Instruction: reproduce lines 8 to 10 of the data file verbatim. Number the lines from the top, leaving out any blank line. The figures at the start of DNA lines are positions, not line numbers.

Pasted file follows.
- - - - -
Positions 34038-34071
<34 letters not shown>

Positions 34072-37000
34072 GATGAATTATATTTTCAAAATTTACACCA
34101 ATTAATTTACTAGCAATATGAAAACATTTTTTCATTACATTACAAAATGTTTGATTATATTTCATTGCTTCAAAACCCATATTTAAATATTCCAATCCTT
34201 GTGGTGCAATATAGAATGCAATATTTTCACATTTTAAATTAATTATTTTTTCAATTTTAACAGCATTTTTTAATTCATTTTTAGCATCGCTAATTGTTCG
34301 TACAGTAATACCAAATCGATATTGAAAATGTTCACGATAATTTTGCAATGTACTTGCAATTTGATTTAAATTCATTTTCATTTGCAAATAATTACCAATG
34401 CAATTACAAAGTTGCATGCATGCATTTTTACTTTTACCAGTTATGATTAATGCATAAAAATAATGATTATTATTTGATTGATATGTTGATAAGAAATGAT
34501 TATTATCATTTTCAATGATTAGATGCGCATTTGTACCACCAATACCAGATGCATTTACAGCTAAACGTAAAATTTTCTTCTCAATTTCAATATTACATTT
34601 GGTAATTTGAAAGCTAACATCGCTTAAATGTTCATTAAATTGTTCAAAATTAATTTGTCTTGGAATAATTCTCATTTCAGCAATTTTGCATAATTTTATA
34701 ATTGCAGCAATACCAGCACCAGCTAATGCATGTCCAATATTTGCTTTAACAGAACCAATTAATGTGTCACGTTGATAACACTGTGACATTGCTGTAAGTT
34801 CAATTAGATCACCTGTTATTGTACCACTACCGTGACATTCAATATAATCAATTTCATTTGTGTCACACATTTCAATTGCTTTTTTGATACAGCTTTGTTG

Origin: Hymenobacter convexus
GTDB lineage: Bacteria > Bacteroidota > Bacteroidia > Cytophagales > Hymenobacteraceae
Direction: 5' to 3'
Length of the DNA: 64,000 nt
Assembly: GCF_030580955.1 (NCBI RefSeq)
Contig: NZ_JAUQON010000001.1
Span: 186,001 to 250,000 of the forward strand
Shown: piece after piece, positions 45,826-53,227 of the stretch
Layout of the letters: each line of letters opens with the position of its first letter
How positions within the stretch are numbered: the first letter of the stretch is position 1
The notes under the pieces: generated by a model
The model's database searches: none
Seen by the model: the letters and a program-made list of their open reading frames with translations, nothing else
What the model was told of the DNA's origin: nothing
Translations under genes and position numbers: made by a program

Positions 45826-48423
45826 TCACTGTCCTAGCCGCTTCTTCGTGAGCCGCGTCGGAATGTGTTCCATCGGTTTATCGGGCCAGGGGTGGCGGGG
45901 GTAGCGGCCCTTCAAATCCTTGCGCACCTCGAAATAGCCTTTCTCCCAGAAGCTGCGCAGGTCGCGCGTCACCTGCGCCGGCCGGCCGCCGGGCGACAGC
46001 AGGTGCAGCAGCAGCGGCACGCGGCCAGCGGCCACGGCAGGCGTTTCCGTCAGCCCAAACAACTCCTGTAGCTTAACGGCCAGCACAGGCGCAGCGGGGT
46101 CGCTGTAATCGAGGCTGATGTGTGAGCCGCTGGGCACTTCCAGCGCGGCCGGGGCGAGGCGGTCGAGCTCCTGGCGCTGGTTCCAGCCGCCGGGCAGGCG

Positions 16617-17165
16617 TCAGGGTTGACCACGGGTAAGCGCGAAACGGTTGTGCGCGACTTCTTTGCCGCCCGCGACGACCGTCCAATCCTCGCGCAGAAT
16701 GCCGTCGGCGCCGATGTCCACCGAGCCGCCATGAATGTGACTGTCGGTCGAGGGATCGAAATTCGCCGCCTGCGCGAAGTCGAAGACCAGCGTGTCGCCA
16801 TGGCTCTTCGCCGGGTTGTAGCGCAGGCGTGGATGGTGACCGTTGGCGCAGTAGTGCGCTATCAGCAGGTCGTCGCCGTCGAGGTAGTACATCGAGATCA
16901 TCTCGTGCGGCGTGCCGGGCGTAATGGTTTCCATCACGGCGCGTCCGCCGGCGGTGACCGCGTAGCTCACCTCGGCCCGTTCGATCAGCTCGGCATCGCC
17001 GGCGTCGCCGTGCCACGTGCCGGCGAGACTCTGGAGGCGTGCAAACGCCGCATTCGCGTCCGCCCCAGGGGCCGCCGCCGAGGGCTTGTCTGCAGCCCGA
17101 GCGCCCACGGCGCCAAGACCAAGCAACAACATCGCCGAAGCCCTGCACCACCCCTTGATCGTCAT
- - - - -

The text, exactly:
34401 CAATTACAAAGTTGCATGCATGCATTTTTACTTTTACCAGTTATGATTAATGCATAAAAATAATGATTATTATTTGATTGATATGTTGATAAGAAATGAT
34501 TATTATCATTTTCAATGATTAGATGCGCATTTGTACCACCAATACCAGATGCATTTACAGCTAAACGTAAAATTTTCTTCTCAATTTCAATATTACATTT
34601 GGTAATTTGAAAGCTAACATCGCTTAAATGTTCATTAAATTGTTCAAAATTAATTTGTCTTGGAATAATTCTCATTTCAGCAATTTTGCATAATTTTATA